We’ve all enjoyed getting these virtual glimpses into our team’s lives—messy-faced toddlers and barking dogs included. Facilitate a virtual show & tell session—whether there’s a rotating host for your weekly team meeting or a dedicated channel for people to share pieces of their world, based on their personal comfort levels.

And just like we used to do in AIM (throwback!), set your status. (Teams and Slack both have this option.) Beyond the automatic calendar-sync status changes, you can let teammates know that you’re heads down on a project or taking Frankie the Pup out for a quick walk.

From Madeline Obernesser, Business Operations Manager

Embrace video & screensharing

As the newest member of Team Simplicity, Brianna’s onboarding was abruptly shifted online once the coronavirus hit the Seattle area. She’s appreciated the use of screensharing within Teams to continue training with her team.

And ditch your webcam fear! I used to cringe at the thought of turning on my camera during a meeting, but now I rely on it all day to long to connect with the team. It’s a great way to feel connected and read the room, plus it holds participants more accountable to stay focused.

From Brianna Mueller, Business Operations Coordinator



Work & team vibes

Create a positive, dedicated workspace

We can’t all have the home office of our dreams, but we do have control over how our workspace makes us feel. It can be as practical as a comfortable chair or as simple as a jar of fresh flowers, but find ways to make your workspace feel positive and energizing. And please, don’t work from bed. Try to contain your work to a part of your living space where you can unplug from at the end of the work day.

From Joan Yamamoto, Financial Analyst

Stick to your work hours

Work creep is a thing, especially when you’re working from home. 22% of remote workers say it’s their top challenge! In the absence of the physical cues of entering and leaving the office, don’t fall into the trap of never turning work off. Set a start and end time to your workday—and stick to it.

If you struggle with focus, try breaking your day into 30-minute chunks.

From Erica Bueno, Digital Marketing Specialist

Finish today with tomorrow's start

End each day by closing your computer and making a list of all your outstanding to-dos and lingering thoughts. Getting them out of your head and onto paper will help you turn off your work brain, and it will give you a great start for tomorrow’s workday.

From Amanda Swahn, Talent Manager


Self-care reminders

Grab your walking shoes (and eat those veggies!)

Move! We underestimate how much walking we actually do on an average day—going up and down the stairs, across the street for coffee, around the corner for lunch, back and forth to the kitchen for water breaks, and so on … At home, it’s not unusual to look up from your screen and realize you’ve been chair-bound for the last few hours. So be intentional about moving.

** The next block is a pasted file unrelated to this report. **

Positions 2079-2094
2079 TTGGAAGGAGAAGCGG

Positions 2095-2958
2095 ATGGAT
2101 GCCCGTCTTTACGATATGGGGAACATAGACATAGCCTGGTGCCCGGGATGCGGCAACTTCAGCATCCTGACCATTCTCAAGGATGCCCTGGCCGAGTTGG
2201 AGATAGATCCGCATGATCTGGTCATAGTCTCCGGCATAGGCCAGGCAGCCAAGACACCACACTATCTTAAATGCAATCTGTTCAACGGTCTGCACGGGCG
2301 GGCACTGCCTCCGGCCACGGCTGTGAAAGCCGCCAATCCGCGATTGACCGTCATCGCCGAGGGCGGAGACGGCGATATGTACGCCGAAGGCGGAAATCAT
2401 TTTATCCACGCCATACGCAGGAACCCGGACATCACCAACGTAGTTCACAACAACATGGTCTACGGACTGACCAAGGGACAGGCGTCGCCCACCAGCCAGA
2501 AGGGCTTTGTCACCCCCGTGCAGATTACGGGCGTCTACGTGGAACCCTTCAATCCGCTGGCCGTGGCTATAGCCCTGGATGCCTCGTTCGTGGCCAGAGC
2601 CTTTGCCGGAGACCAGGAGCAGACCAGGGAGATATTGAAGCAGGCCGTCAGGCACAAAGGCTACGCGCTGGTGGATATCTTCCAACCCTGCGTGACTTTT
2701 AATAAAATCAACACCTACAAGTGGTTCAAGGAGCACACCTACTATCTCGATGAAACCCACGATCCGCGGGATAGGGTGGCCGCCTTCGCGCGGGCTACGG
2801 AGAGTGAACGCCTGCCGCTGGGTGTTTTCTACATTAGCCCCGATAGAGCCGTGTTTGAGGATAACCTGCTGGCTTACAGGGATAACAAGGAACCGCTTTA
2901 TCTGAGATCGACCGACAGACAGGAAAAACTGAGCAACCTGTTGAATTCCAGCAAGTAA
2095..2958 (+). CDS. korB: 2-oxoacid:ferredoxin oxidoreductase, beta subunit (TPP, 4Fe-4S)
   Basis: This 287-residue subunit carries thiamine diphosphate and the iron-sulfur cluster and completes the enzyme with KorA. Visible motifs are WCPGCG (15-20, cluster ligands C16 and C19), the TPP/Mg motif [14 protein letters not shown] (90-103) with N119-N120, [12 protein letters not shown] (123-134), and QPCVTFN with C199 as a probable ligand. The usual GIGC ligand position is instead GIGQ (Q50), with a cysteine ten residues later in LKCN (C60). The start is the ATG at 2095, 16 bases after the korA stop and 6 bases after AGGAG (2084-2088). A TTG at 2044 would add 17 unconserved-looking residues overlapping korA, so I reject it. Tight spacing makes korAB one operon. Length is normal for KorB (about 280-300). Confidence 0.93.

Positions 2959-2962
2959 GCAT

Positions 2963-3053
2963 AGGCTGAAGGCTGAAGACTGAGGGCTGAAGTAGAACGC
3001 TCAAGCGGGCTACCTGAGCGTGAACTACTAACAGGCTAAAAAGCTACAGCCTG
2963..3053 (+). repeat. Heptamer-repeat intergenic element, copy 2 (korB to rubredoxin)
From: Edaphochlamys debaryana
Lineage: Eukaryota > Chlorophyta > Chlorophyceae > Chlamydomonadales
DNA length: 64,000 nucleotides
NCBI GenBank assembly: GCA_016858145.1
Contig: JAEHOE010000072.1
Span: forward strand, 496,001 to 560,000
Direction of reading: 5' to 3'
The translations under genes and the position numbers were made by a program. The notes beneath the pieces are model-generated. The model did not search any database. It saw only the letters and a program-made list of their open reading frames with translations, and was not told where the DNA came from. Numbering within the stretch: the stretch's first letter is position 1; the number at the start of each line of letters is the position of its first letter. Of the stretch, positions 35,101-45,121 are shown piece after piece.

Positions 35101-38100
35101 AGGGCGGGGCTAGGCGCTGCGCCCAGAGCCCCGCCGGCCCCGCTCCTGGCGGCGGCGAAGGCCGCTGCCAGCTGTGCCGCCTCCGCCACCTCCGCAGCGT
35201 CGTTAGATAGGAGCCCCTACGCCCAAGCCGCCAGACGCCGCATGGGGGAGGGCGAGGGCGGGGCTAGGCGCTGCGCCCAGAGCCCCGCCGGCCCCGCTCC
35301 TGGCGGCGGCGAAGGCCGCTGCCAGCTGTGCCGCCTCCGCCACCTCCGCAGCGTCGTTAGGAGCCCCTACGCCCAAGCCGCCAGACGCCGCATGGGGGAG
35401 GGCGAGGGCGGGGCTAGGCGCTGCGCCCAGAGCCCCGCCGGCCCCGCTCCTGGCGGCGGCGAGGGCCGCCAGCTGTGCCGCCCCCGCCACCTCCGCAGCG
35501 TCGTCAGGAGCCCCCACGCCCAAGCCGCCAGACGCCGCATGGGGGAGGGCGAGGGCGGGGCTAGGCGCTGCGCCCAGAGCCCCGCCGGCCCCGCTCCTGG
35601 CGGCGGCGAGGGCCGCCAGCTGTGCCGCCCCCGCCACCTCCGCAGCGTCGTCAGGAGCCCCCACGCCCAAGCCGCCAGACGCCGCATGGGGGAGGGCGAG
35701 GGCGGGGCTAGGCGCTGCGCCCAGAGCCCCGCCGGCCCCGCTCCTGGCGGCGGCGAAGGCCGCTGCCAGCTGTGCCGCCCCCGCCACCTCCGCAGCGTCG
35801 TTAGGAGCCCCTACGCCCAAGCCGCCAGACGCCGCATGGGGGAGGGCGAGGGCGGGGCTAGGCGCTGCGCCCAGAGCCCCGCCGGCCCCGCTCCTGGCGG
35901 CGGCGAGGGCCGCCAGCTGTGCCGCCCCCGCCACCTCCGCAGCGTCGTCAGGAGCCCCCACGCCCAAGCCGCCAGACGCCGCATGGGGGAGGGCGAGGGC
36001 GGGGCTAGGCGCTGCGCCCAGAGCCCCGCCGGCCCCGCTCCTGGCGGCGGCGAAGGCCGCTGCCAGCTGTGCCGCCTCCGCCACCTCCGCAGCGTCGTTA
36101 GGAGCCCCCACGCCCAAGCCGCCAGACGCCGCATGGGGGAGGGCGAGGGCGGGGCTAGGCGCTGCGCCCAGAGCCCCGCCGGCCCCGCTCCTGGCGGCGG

Slot walk breaks into your daily schedule. Even five minutes of aerobic exercise can have anti-anxiety effects. Turn your 1:1s into walking meetings—and encourage your teammate(s) to walk on their end, too! Use the time you would have spent driving to lunch to fit in a quick jog, workout, or neighborhood walk.

And it’s SO easy to snack the day away at home, so try to stock up on fruits, veggies, and other healthy snacks, so you can easily reach for something other than Double Stuff Oreo's and chips.

From Carrie Morris, VP, Client Services

Share positive news

The current news cycle is incredibly overwhelming. Avoid spinning into negativity and anxiety by sharing positive news and keeping a positive outlook.

We’re using our new Teams channels—Good Vibes (Only!) and Puppies & Kittens & Kids & Stuff—to share lighthearted memes, cute cat videos and pet chicken (yes, chicken) pictures, heartwarming news stories, and assorted other things from the non-dark side of the internet.

From Cheryl Kolodzaike, Finance Director

Take breaks (no, seriously!)

Recharge between meetings by taking short breaks. Stand up, stretch, walk around, grab a drink of water. You’ll return to your work re-energized … and ready for yet another video call.

From Markelle Linstedt, Talent Manager

Stay firm on healthy boundaries

We’ll say it again: Maintaining healthy work boundaries while working remotely takes discipline! Just because you’re now technically always “at work” doesn’t mean you always need to be on. Take breaks and step away from your virtual office and into your home. That means shutting your computer and placing it out of eyesight at the end of the day and not replying to emails at all hours of the night just because you can or feel like you should.

Set boundaries and stick to them.